Understanding Connector Scope and Restrictions
If you need to control access to specific connectors, either by group or by a specific geographic area, you have two choices:
Use connector scope to restrict connector use. By definition, only users in a specific routing group can use that routing group's connector. However, you can also designate a routing group scope for another type of connector, like an SMTP connector, so that only users in a particular routing group can use the SMTP connector. Use an SMTP connector with a routing group scope if you want to ensure that users in a specific location always use this SMTP connector.
Create a restriction on the connector. You can restrict access to any type of connector by using the Delivery Restrictions tab of the connector properties. You can designate a distribution group that explicitly has rights to use this connector, or you can designate a distribution group that is explicitly denied access to the connector.
Using Connector Scope to Restrict Usage
To understand how your routing topology and connector scope affects message flow, consider a company named Contoso, Ltd. (contoso.com), which is located exclusively in the United States with two major offices, one in Colorado and one in Maine. All servers are connected by a high-speed network, but a fax connector and an SMTP connector exist in each site. If the fax connectors have an organizational scope, users in Colorado can use the fax connector in Maine and may incur long distance costs. Additionally, the Contoso administrator wants all users in Maine to use the SMTP connector to the Internet that is located in the Maine site, and all users in Colorado to use the local SMTP and fax connectors. In this case, despite the high network connectivity between all servers, it makes sense to use routing groups and restrict the connector scopes to the appropriate routing group.
Topology of Contoso.com
In this topology, each site has the following connectors:
An SMTP connector to the Internet with a routing group scope.
A fax connector with a routing group scope.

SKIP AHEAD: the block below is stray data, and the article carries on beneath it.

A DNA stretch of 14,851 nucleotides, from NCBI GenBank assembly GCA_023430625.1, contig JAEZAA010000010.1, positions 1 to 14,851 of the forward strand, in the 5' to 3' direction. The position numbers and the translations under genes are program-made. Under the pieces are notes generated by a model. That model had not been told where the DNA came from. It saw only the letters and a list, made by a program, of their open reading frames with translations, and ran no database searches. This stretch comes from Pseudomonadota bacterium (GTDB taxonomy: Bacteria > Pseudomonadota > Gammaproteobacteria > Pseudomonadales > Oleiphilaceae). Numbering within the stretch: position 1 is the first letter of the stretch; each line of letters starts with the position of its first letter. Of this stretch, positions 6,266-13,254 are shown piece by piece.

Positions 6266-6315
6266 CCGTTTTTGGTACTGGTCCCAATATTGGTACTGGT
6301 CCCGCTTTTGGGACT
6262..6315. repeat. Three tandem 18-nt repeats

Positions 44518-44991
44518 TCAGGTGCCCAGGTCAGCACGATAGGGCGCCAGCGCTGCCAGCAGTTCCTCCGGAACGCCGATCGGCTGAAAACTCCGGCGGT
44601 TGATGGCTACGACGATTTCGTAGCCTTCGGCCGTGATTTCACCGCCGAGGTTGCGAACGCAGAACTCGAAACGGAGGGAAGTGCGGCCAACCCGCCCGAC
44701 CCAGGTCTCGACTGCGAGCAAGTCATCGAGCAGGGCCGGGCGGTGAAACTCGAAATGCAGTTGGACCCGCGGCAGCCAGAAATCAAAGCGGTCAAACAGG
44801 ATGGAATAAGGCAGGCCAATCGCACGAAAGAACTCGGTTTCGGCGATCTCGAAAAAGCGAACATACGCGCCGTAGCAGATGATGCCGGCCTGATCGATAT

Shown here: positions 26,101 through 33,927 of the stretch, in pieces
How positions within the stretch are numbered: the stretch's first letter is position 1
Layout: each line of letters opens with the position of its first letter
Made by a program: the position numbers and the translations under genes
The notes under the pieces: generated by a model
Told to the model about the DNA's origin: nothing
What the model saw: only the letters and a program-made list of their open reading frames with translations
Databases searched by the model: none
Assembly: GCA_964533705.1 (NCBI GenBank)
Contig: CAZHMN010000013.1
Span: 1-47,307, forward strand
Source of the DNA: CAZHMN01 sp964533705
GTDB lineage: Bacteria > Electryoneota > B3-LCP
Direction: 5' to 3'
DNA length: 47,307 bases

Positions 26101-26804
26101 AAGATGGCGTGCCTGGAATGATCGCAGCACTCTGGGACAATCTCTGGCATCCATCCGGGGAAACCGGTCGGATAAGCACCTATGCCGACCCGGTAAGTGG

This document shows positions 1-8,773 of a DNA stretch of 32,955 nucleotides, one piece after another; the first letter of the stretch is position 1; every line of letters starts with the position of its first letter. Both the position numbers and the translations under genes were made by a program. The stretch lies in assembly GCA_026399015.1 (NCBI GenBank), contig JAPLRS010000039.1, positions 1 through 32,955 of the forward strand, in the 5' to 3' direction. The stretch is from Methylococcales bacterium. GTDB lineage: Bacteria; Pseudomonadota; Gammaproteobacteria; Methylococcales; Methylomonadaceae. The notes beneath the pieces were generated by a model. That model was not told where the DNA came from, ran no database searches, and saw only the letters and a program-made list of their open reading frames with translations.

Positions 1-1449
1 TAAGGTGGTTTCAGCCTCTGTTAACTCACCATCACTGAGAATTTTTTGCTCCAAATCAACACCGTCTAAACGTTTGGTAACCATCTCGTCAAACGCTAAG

A routing group connector that allows any server in the routing group to send messages over this connector and designates all three servers in the remote site as remote bridgehead servers. Because all servers in each site share the same network connectivity, it makes sense to designate all of them as bridgehead servers, so that servers can communicate in a point-to-point fashion.
Using Delivery Restrictions to Restrict Usage
You can restrict the use of your connector to a particular group of users. The advantage of using delivery restrictions to restrict usage is that this option eliminates the need to create a routing group. The disadvantage to using a restriction is that for each message that is sent through this connector, the distribution group must be expanded to its individual recipients to enforce the restriction. This expansion is costly in terms of performance. Therefore, it is recommended that you use the Delivery Restrictions tab on a connector in cases where the distribution group is small or where you are certain that the performance impact is acceptable to your users.
Be aware that restricting delivery is extremely process-intensive and can affect server performance.
A registry key on the Exchange 2003-based bridgehead server (which is the source for the connector that is being checked) controls the restriction checking functionality. If you need to configure a connector to restrict who can send data to the designated link, you must manually add the restriction checking registry value.
Incorrectly editing the registry can cause serious problems that may require you to reinstall your operating system. Problems resulting from editing the registry incorrectly may not be able to be resolved. Before editing the registry, back up any valuable data.
For detailed instructions, see How to Enable the Registry Keys for Delivery Restrictions.
After enabling the registry key and restarting the services above, you can set delivery restrictions on the connector properties by using the Delivery Restrictions tab.
You can also designate specific users or query-based distribution groups on the Delivery Restrictions tab. This approach is not recommended because each user is added as an entry in the link state table, which causes the link state table to grow very large. A large link state table can affect the network and performance because it needs to be replicated to all other servers in the organization.
Delivery Restrictions tab in SMTP Connector Properties dialog box